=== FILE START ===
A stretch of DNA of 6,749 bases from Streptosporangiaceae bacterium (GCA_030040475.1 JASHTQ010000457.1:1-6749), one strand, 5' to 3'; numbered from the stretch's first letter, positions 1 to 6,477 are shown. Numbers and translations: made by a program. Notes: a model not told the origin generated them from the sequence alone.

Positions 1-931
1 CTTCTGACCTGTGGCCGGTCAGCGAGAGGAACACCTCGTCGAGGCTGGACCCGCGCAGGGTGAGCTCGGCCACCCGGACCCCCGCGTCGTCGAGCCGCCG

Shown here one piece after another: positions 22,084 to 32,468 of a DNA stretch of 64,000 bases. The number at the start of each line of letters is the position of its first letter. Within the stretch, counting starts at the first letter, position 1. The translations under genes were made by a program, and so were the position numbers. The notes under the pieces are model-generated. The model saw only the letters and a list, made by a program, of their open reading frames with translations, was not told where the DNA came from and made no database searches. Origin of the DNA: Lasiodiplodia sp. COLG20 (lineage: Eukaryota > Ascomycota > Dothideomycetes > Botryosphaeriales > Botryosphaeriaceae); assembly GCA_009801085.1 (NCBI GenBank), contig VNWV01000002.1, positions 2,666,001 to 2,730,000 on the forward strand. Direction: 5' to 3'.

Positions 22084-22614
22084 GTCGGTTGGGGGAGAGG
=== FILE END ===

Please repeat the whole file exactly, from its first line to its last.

A stretch of DNA of 6,749 bases from Streptosporangiaceae bacterium (GCA_030040475.1 JASHTQ010000457.1:1-6749), one strand, 5' to 3'; numbered from the stretch's first letter, positions 1 to 6,477 are shown. Numbers and translations: made by a program. Notes: a model not told the origin generated them from the sequence alone.

Positions 1-931
1 CTTCTGACCTGTGGCCGGTCAGCGAGAGGAACACCTCGTCGAGGCTGGACCCGCGCAGGGTGAGCTCGGCCACCCGGACCCCCGCGTCGTCGAGCCGCCG

Shown here one piece after another: positions 22,084 to 32,468 of a DNA stretch of 64,000 bases. The number at the start of each line of letters is the position of its first letter. Within the stretch, counting starts at the first letter, position 1. The translations under genes were made by a program, and so were the position numbers. The notes under the pieces are model-generated. The model saw only the letters and a list, made by a program, of their open reading frames with translations, was not told where the DNA came from and made no database searches. Origin of the DNA: Lasiodiplodia sp. COLG20 (lineage: Eukaryota > Ascomycota > Dothideomycetes > Botryosphaeriales > Botryosphaeriaceae); assembly GCA_009801085.1 (NCBI GenBank), contig VNWV01000002.1, positions 2,666,001 to 2,730,000 on the forward strand. Direction: 5' to 3'.

Positions 22084-22614
22084 GTCGGTTGGGGGAGAGG